of schools following the war and met his death in an auto accident July
28, 1932. Woven into the history of the Sextonville
cemetery is the life throb of the nation and the soldiers, sailors and
marines who took part in the fierce and bloody wars. Many a "Boy in
Blue" found the end of life's journey here. World Wars soldiers are
also here in the quiet confines of this sacred spot.
There was one brave lad, who has a monument here,
that never came back home, but his memory is kept alive by the
tombstone erected by his parent.
20 Regt. Wis. Vol.
at the battle of
Prairie Grove, Ark.
December 7, 1862
Aged 22 Years
A Brave and Gallant Soldier
And a True Patriot."
Morris Sexton was a son of Mr. and Mrs. E. M. Sexton
and his death upon a southern battlefield was greatly mourned by them.
Morris Sexton gave Richland Center as his residence when he enlisted on
June 14, 1862. He was named lst Sergeant; Brevet Captain on December
7th, and was killed in action on the same date at Prairie Grove.
There were several others from Richland county
who met death in the same battle or died later at Fayetteville, Ark.,
from wounds received in the same battle. Byron W. Telfair, Richland
Center, was a captain of this regiment at the battle. Other Richland
county, Boys in Blue to meet death in this bloody fray or died of
wounds received were: S. F. Curtis of West Lima; Henry Fazel, Sylvan;
Samuel Marsh, Richland Center; Nathaniel S. Standish, Eagle; William A.
Yakeley, West Lima.
Roland Bush, a native of Massachusetts, was born
March 12, 1793. He served in the War of 1812 and came to Richland
county in 1850 where he died March 23, 1886. His wife Harriet, was born
in 1796, coming to Wisconsin with her family in 1850. She passed on
January 15, 1885.
According to the records of the cemetery the
following Civil War veterans are buried here. S. C. Barnett, R. D.
Gibbons, C. Hoke, E. M. Sexton, Morris Sexton, B. W. Telfair, Reisen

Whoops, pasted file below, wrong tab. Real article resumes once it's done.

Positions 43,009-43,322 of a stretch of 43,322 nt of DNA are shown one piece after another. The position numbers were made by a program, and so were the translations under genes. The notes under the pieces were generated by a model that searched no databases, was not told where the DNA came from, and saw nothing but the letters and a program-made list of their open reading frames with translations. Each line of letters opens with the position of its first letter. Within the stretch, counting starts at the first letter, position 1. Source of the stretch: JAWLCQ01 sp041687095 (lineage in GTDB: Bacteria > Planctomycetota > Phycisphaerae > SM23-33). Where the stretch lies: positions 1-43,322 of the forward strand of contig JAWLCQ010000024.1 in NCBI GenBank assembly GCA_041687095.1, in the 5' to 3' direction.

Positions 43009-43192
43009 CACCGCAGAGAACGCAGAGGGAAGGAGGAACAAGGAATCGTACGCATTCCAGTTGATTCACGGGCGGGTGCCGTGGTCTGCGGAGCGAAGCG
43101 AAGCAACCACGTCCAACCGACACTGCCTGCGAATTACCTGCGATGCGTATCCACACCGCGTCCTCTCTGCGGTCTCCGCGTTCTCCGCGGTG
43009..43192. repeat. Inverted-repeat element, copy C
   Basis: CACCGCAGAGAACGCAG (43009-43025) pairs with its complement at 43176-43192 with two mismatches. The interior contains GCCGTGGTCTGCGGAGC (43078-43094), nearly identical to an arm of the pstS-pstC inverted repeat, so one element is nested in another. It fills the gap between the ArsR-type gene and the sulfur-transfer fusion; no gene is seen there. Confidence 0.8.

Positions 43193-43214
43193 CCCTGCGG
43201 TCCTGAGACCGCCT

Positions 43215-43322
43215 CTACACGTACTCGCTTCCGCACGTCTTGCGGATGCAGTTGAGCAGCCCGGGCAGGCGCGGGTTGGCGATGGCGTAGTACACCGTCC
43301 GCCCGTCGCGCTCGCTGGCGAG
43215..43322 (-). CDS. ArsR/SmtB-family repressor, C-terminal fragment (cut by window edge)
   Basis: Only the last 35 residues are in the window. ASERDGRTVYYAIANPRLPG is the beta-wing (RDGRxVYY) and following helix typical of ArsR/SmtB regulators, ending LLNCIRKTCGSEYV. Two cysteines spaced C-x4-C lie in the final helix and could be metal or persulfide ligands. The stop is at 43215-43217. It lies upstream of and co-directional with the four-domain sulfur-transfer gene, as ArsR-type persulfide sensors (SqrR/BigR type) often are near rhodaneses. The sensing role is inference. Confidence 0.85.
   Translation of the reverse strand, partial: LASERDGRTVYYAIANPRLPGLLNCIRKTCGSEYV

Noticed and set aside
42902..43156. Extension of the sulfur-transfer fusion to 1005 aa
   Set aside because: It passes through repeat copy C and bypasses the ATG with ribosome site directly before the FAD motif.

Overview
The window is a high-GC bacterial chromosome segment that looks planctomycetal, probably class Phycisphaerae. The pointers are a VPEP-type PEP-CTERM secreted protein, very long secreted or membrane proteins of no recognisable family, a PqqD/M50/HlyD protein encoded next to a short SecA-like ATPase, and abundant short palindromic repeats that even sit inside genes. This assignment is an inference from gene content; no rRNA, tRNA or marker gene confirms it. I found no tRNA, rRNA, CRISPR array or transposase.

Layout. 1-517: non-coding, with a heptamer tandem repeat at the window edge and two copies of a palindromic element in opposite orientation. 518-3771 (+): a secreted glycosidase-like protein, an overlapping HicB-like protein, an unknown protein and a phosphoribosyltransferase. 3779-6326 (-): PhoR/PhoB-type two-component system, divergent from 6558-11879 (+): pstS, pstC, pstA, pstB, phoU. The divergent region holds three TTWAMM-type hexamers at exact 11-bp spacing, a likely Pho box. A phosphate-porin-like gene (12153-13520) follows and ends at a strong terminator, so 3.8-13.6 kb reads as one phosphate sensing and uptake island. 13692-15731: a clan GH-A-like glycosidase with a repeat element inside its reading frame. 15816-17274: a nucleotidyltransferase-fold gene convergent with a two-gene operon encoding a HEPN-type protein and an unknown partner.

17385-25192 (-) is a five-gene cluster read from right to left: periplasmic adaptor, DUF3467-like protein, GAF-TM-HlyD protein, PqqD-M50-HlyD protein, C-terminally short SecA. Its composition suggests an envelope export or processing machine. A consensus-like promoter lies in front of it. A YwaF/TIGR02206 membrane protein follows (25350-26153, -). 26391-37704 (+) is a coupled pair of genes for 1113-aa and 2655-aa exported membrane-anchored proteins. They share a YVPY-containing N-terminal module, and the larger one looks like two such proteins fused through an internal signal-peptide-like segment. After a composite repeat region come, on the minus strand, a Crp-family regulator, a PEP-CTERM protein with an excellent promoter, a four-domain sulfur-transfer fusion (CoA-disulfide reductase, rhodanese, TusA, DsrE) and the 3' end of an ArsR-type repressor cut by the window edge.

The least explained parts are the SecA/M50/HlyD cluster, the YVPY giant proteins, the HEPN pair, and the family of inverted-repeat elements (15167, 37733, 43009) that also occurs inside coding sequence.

Dye, Wm. Knapp, D. Nichols, Eph Dockerty.
J. Knapp, Thomas R. Jones, John Kuykendall,
Wm. Clinton, Cornelius Lee, Albert Lee, W. A. Cooper, F. Hapgood, G. F.
Jones, A. N. Bush, D. Titsworth, G. M. Hoke, Jerry Crapser, Lewis Sippy.
Albert Brewer, John Carter, Jas. Nolan, Graves
Dudley, Thomas McCarthy, Francis Harris, David Henry, Amasa Towers, Ed
Bristol, Obe Driscoll, H. H. Brittian.
Spanish-American War- Eugene Dye.
World War I - Burns Nolan, Harold Putz, James Maly,
World War II - Lisle Hole, Marshall Tanner. Lisle
Hole died in the service of his country in 1944.
This list, cemetery officials tell us, is subject to
correction and efforts are to be made to get it corrected if any errors
Walter T. Case, born in 1838, and died in 1917, is
buried here. On the gravestone are the names of his three wives,
Frances. 1839-1867; Mary, 1838-1867, and Mary P. 1850-1920.
Wilhelm Schuerman, a native of Germany, was born in
1825 and died in 1902. His wife, Carolina, also a native of Germany,
was born in 1822 and died in 1905. Mr. Schuerman was one of the
pioneers of the county, coming here in 1850, settling on Ash Creek,
later moving to section 36 in the town of Richland where he engaged in
dairying, keeping about 60 cows. He manufactured creamery butter and
Sap Sago. Mr. Schuerman also owned an interest in the Sextonville
Mills. Their oldest son, Henry, was killed in the mills when he was
about 25 years of age. It was a tragic accident.
There is a marker here for A. J. Powers who was born
on Christmas Day, l827; his wife Caroline was born in 1829. Two former
officers of Richland county are buried here. Fred D. Reed, clerk of the
courts, and W. A. Lawton, county clerk, not far apart. Mr. Reed was
born in 1863 and died in 1923 while in office. His wife Kitty, born in
1870, died in 1920. Mr. Lawton was born in 1858 and died in 1926. His
wife Lizzie, is by his side. She was born in 1858 and passed on in 1911.
"Rebecca Cook, daughter of Rev. C. and M. Cook, died
1861" it says upon a marker. Upon another close by is engraved:
"Theressa Shepard, wife of Rev. D. L. Hubbard, born March 8, 1831,